Fougasse. Not a Dickens Villain.

First, today is the first of the month, so there’s a new micro-mini story on my Hot Flashes page.

They made this flatbread on The Great British Baking Show, and it looked like something I could manage, so I made some.

I have an actual recipe, a combination of two I found on the internet, what I could gather from what they did on the show, and my own.

I made the dough.

Shaped it.

And baked it on the backs of my jelly roll pans, since I don’t have any baking sheets.

Came out pretty good, I think. I made one big one to share with #4 Daughter when she came later that day, and two to give away.

And now, something you rarely see on this blog: An actual recipe.

Fougasse Bread

  • 1 red onion (thinly sliced)
  • 3/4 cup white vinegar
  • ½ teaspoon sugar
  • ½ teaspoon salt
  • 4 cups/500 grams bread flour
  • 1/2 ounce/10 grams fresh yeast (or 1 teaspoon dried fast acting yeast)
  • 1 1/2 cups/350 grams water (lukewarm)
  • ½ teaspoon salt
  • 2 Tablespoons olive oil
  • fresh herbs, chopped
  • shredded cheese
  • chopped olives

Put the onions into the vinegar/salt/sugar while you make the dough.

Mix flour, yeast, and herbs. Keep some herbs aside, if you like, to sprinkle on top.

Add the water and the salt and mix thoroughly.

Put oil onto a flat surface and knead the dough on it until it’s soft and pliable. Add more oil if it’s sticky. Put the dough into an oiled bowl. Cover the bowl and let the dough double in size (about an hour).

Heat the oven to 475 F/240 C/Gas 9.

Put the dough onto an oiled surface. Turn the dough over to oil the other side and cut the dough in two, three, four, or however many pieces, depending on how small you want the fougasse. I cut mine in half, and halved one half, so I had one large and two small fougasse.

Roll the dough out enough that you can plop on some olives and cheese, then fold the dough over it so the olives and cheese are well inside.

Roll the dough into sort of a triangular leaf shape.

Using a very sharp knife, cut two sequential slits down the middle of the dough and six slanted lines on each side. Think the spine and veins of a leaf.

Using your fingers, open out the slits, as much as you dare to.

If you don’t have baking sheets (I don’t), turn jelly roll pans upside down (I did). Cover the baking surface with parchment paper. Put the fougasse on carefully, stretching it gently into the leaf shape.

Chop some pickled onions and sprinkle them on the surface of the fougasse, along with reserved herbs.

Place into the preheated oven. Bake for 25-30 minutess until golden brown, checking after 10, if your loaves are thin.

NOTE: One of my recipients is a vegan, so I left the cheese out of hers.

A WRITING PROMPT FROM ME TO YOU: A fougasse is supposed to resemble a leaf or an ear of wheat. Write about a leaf or about wheat. Or about an ear.



I was born in Louisville, Kentucky, but now live in the woods in southern Indiana. Though I only write fiction, I love to read non-fiction. The more I learn about this world, the more fantastic I see it is.

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One thought on “Fougasse. Not a Dickens Villain.

    • Author

      Marian Allen

      September 2, 2020 at 10:38am

      I’m not surprised you don’t, since you steer pretty clear of carbs. If you did bake, though, you would do it awesomely! I keep thinking I’ll try baking with alternative “flour”, but I haven’t done much of it yet. Made some ladoo with chickpea flour once, and that came out well. So….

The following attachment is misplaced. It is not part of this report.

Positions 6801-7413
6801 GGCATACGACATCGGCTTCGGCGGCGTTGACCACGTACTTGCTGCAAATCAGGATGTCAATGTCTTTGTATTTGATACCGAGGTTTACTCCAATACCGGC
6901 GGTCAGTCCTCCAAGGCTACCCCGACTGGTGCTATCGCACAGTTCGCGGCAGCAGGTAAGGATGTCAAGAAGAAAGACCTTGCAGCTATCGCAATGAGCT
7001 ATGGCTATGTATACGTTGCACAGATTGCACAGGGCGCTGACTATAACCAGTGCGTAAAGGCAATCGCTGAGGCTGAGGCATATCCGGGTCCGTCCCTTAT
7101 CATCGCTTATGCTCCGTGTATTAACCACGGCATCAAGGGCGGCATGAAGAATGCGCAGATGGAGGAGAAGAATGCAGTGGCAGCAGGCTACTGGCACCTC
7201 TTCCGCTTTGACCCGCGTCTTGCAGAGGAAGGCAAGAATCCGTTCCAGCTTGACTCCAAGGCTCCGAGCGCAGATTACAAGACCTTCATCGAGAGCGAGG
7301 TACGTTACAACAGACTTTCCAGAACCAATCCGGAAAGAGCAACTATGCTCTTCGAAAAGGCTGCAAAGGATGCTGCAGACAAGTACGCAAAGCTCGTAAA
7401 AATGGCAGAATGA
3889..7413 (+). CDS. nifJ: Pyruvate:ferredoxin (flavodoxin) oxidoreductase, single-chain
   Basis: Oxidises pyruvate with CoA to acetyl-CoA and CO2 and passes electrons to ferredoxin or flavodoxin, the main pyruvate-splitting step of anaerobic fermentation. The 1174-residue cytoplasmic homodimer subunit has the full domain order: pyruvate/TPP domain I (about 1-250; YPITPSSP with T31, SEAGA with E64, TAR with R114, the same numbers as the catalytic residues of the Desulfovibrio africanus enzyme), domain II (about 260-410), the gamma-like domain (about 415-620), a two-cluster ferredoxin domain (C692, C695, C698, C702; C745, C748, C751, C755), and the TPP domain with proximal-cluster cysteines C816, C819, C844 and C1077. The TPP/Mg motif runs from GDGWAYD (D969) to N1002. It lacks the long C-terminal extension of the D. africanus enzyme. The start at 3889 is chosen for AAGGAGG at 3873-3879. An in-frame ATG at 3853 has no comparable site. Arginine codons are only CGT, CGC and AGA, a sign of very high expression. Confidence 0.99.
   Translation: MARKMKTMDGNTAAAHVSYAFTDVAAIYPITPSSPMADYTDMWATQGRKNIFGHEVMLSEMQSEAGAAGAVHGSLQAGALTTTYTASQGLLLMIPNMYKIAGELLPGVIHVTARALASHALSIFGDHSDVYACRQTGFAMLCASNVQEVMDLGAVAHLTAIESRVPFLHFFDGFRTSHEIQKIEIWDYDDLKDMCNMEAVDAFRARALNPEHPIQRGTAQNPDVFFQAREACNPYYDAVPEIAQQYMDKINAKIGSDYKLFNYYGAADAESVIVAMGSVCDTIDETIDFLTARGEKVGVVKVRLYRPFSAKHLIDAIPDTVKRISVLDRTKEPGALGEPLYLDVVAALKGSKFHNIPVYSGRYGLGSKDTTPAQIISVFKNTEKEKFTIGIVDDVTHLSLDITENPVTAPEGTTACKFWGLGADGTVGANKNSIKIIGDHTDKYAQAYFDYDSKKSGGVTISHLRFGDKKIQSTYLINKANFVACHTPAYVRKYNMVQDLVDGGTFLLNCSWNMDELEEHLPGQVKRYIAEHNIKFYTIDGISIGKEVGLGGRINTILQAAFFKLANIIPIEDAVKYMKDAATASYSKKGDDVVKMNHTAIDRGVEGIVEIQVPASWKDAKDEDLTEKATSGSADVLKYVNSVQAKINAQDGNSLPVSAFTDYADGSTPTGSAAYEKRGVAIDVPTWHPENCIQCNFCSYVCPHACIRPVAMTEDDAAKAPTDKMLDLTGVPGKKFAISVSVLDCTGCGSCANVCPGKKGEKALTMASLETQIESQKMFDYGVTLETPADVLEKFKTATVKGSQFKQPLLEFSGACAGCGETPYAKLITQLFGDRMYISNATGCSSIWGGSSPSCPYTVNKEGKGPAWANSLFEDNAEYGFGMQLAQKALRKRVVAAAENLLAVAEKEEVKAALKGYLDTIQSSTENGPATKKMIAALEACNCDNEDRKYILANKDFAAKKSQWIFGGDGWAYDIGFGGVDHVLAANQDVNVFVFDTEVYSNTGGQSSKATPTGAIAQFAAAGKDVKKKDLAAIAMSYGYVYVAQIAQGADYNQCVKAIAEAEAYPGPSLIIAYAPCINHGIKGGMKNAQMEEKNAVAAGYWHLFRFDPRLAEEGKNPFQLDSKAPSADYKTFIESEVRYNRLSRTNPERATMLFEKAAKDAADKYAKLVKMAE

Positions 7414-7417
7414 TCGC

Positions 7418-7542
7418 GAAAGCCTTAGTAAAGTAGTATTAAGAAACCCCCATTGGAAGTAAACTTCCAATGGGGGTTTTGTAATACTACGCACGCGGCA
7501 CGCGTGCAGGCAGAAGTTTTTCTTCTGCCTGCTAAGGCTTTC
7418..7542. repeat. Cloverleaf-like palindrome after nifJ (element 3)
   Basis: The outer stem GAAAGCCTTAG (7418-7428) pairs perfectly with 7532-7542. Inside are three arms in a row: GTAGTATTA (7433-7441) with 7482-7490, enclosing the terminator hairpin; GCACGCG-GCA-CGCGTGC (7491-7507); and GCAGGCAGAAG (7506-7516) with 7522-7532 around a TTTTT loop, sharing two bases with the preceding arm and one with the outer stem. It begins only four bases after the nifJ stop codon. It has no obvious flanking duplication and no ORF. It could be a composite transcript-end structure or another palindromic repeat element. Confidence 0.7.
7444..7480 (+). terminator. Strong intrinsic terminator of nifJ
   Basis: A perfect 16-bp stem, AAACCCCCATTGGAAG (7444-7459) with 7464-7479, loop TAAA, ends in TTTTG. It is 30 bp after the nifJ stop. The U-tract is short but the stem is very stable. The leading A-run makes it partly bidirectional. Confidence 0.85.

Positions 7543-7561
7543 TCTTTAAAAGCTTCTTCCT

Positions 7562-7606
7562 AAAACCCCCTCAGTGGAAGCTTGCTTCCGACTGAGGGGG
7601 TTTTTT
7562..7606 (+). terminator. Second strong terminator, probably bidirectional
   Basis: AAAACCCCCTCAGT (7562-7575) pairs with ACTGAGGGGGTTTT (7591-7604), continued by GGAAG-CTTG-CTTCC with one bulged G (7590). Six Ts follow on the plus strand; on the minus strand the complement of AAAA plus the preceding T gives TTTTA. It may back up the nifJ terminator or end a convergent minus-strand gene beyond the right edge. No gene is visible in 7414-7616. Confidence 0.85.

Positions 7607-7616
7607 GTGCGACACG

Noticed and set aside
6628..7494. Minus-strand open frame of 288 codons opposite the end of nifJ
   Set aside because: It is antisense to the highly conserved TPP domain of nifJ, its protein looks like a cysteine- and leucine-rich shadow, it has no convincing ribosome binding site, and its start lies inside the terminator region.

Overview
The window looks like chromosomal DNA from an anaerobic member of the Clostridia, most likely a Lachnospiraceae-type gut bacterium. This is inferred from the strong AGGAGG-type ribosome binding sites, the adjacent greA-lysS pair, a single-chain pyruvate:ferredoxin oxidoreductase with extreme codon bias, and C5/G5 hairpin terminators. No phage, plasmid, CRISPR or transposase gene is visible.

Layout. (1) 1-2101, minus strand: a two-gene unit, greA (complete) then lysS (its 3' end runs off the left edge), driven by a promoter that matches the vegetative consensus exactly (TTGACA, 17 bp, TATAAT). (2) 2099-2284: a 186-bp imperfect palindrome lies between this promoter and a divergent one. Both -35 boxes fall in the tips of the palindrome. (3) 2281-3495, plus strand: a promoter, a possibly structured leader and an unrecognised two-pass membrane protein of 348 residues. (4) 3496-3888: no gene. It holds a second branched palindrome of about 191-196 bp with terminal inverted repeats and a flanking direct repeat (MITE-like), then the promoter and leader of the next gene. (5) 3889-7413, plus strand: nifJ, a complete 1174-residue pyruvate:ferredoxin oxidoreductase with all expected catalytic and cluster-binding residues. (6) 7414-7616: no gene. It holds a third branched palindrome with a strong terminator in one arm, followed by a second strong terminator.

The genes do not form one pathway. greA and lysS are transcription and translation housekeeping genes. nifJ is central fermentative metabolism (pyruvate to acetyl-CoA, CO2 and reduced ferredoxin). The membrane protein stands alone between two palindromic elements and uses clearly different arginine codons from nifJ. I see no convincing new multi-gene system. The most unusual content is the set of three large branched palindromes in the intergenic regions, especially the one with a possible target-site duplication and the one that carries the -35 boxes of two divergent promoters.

Permalink  ⋅ Reply
  1. circadianreflections

    September 1, 2020 at 4:14pm

    That looks yummy and pretty easy to do. I’m not sure I’d give away two. Maybe just one and have the other another day if they came out really good. 😀

    My baking sheets look very similar to you jelly roll pans. Brilliant thinking just turning yours over!

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    • Author

      Marian Allen

      September 2, 2020 at 10:40am

      The one was a pretty good size, though, so giving the two little ones away was a good call.

      I actually made a jelly roll once, but I generally just use those as baking sheets. I wonder if it makes a difference in the bake, since the rim would change the circulation of the heat. Hmmm….

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  2. Ally Bean

    September 2, 2020 at 9:53am

    My story following your prompt:

    While walking down the country lane by the wheat fields, Geraldine looked down at what appeared to be a leaf. Horrified, she realized her mistake. She was looking at a human ear and a trail of blood drops that lead into the wheat fields.

    Permalink  ⋅ Reply
    • Author

      Marian Allen

      September 2, 2020 at 10:41am

      Geez-o-Pete, Mrs. Bean! Go dark, why doncha? Great little story, lady! ~shudders in horrified delight~

      Permalink  ⋅ Reply
  3. acflory

    September 3, 2020 at 7:49am

    Olives and cheese on/in bread are some of my favourite taste combinations, and these look delicious. Next shop I’ll get some olives and try and talk the Offspring into giving me a hand. 🙂

    Permalink  ⋅ Reply
    • Author
      • acflory

        September 3, 2020 at 6:41pm

        I still haven’t completely mastered bread dough yet so I’ll take /that/ ‘easy’ with a tiny grain of salt. I’m very good at making the dough hate me!

        Permalink  ⋅ Reply
        • Author

          Marian Allen

          September 4, 2020 at 10:38am

          That’s perfect! When the dough hates you, you just beat the hell out of it and call it “kneading vigorously to break up the gluten strands so you achieve a perfect rise.”

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          • acflory

            September 4, 2020 at 8:03pm

            lmao – oh is /that/ what you call it? -falls on floor laughing-

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